Black lives rising: Black Lives Matter symposium

Black people can eat at most lunch counters and travel across state lines without being consigned to the back of the bus. But the fundamental right to life continues to be haunted by white supremacy.

The Black Lives Matter movement that has unfolded in cities and on campuses across the nation is writing a new chapter in black people’s struggle for liberation. We asked writers to reflect on what the movement has accomplished, where its energies should be focused, and what implications it has for churches. (Read all responses.)

Black Lives Matter is the Jesus event of the 21st century. The social and moral crucifixion of black life in the United States instigated the millennial imaginations of Patrisse Cullors, Alicia Garza, and Opal Tometi to make the bold proclamation that now reverberates throughout the nation and world: Black Lives Matter. Responding to the incoherence of the criminal justice system and its July 2013 acquittal of 17-year-old Trayvon Martin’s assassin, these three black queer women found their voice and launched a resistance movement through social media.

While transcending the boundaries of religious orthodoxies as a transtheistic and sometimes nontheistic humanist movement, a womanist theo-ethical appraisal understands Black Lives Matter to have christological significance. It is precisely its afro-annunciation of the simultaneity of a “this day” reality that is “not yet” that is at the heart of its kerygma. Black Lives Matter reveals that though black lives (the temple) will be destroyed, they will also raise up (John 2:19).

The visible resurrection of black love, hope, empowerment, and self-determination has astounded many, especially in a nation where amnesia is intensified by the persistence of the integration illusion. The integration illusion is the misconception that desegregation automatically engenders equity and reconciliation. Its veiled innocence pits the insidious question of “why” against black rage in ways that demonize, for instance, freedom fighters who take to the streets chanting, as in Ferguson, “we’re young; we’re strong; we’re marching all night long!”

The heightened visibility of the everydayness of state-sanctioned black death and bodily dispossession that is fielded by an ethics of surveillance which compels the criminalization of all black bodies demonstrates that although black people in America can eat at most lunch counters and travel across state lines without being consigned to the back of the bus—let’s not even talk about the right to the franchise, a right for which black and poor people are still fighting in states like North Carolina—black people’s fundamental right to life (forget about liberty and the pursuit of happiness) continues to be haunted by the ever-present terroristic threat of white supremacy.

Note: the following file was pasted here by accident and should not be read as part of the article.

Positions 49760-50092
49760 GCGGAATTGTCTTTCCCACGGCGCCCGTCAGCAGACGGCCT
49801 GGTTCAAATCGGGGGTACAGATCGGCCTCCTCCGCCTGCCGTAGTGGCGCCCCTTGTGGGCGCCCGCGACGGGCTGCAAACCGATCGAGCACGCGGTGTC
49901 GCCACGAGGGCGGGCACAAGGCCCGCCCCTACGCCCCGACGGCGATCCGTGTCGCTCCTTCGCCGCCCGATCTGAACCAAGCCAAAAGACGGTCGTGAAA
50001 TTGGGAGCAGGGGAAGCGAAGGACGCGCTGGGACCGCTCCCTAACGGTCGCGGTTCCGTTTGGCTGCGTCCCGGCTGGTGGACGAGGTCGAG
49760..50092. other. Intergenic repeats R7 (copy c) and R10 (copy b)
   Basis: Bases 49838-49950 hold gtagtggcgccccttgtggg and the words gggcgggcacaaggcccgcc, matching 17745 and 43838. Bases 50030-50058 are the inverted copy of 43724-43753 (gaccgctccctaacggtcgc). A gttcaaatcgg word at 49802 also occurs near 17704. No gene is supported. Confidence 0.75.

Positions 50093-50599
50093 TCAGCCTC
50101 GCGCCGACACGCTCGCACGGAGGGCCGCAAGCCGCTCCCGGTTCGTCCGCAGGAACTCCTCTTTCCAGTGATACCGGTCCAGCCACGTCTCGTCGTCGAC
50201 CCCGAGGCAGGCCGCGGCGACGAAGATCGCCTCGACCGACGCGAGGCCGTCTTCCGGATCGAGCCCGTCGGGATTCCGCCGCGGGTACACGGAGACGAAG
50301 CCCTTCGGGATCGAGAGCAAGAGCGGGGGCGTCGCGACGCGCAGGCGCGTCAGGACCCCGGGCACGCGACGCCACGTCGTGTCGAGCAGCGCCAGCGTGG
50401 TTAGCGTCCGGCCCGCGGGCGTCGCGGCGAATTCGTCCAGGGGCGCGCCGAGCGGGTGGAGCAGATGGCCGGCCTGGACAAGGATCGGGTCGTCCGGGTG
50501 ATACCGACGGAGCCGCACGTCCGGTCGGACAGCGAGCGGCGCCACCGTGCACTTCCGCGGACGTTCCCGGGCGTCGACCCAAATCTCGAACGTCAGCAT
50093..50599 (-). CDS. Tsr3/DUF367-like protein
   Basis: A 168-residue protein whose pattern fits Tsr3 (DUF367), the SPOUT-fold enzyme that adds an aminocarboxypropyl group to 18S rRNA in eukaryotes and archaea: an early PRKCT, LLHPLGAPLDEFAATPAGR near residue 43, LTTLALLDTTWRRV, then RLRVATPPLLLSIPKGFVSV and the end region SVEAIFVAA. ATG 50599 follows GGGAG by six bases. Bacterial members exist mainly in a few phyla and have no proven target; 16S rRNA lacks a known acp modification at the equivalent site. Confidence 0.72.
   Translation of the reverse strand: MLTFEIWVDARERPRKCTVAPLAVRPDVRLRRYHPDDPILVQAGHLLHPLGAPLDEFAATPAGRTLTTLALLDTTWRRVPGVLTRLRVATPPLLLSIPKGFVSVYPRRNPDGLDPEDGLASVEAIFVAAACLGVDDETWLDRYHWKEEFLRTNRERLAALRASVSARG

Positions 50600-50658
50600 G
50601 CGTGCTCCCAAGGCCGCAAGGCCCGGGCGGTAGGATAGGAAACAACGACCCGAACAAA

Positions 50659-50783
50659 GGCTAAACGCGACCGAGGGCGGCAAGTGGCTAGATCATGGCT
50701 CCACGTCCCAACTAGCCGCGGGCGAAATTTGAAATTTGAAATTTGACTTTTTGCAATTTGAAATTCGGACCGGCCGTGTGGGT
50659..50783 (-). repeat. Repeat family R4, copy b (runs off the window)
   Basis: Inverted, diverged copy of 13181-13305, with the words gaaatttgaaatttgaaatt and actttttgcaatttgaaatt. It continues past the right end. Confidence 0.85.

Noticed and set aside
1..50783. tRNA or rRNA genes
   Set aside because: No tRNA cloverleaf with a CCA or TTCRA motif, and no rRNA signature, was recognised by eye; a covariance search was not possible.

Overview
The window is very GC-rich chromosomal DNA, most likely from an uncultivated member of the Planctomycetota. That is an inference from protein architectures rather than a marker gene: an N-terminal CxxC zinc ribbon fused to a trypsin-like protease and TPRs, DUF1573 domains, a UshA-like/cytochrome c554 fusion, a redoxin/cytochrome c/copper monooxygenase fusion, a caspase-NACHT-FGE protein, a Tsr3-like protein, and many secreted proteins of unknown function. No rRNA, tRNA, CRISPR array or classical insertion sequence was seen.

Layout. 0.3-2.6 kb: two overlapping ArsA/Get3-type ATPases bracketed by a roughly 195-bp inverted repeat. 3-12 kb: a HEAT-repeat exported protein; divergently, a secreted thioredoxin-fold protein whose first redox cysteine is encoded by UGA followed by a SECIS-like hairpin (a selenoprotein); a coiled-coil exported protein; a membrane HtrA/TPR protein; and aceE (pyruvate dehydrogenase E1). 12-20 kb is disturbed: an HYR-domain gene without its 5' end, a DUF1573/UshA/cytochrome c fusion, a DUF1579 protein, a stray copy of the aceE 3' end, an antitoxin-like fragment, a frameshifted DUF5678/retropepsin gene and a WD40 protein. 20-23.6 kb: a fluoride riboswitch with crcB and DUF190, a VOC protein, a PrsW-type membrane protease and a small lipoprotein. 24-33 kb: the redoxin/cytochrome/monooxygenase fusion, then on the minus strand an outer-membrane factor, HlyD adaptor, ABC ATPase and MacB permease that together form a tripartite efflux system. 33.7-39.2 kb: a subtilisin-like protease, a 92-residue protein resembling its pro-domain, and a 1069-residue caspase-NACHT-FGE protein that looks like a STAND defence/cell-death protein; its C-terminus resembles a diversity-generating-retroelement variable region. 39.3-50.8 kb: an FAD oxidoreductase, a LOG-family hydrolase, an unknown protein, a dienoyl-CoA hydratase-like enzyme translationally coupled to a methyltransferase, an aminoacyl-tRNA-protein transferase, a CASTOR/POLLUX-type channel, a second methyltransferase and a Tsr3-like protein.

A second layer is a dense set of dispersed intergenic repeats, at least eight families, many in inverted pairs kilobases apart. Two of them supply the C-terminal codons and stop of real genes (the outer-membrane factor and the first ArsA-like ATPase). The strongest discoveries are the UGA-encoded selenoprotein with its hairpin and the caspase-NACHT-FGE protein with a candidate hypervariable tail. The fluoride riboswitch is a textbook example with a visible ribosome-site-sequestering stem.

This reality makes sense of the primacy of redemptive self-love in Black Lives Matter. BLM functions as its own virtue ethic, one that first exhorts black people to love themselves, a moral positioning that has consistently been disputed by pseudoscientific racist theological and biased ethical claims that relegate blackness to postures of dishonorability, enslavability, criminality, and bestialization. It is such redemptive self-love that offers evidence of the moral continuity between this contemporary movement for black lives and the civil rights and black power activism of the generation before.

The black community is not homogenous. To suggest otherwise is to further dehumanize a human community. It has always been the case that the black zeitgeist has been interpreted differently based on perspective. Womanist biblical scholar Renita J. Weems points to this reality when she cites Dickens’s classic formula, “It was the best of times, it was the worst of times,” in narrating the distinctions between generations in the black community.

But tarrying amid generational distinctions within the black community draws attention away from what subjects all black life to the consequences of antiblack state-sanctioned violence. A more thoughtful conversation instead turns toward how gender, class, and sexuality nuance black racial subjugation and the deployment of violence against black lives.

Black youth and young adults, like Tamir Rice and Sandra Bland, who are disproportionately targeted have mothers and fathers who are left behind. Black elders like Barbara Dawson and Eric Garner have children and other loved ones who are left behind. Methodological disagreement according to generational idealism is a secondary issue that merely deflects from the primary concern: that black lives matter. The black community and the black church must act in ways that are consistent with this truth; otherwise the fact remains that black lives really don’t matter and our faith is in vain (1 Cor. 15:17).

Eboni Marshall Turman

Eboni Marshall Turman teaches at Yale Divinity School and is the author of Toward a Womanist Ethic of Incarnation: Black Bodies, the Black Church, and the Council of Chalcedon.

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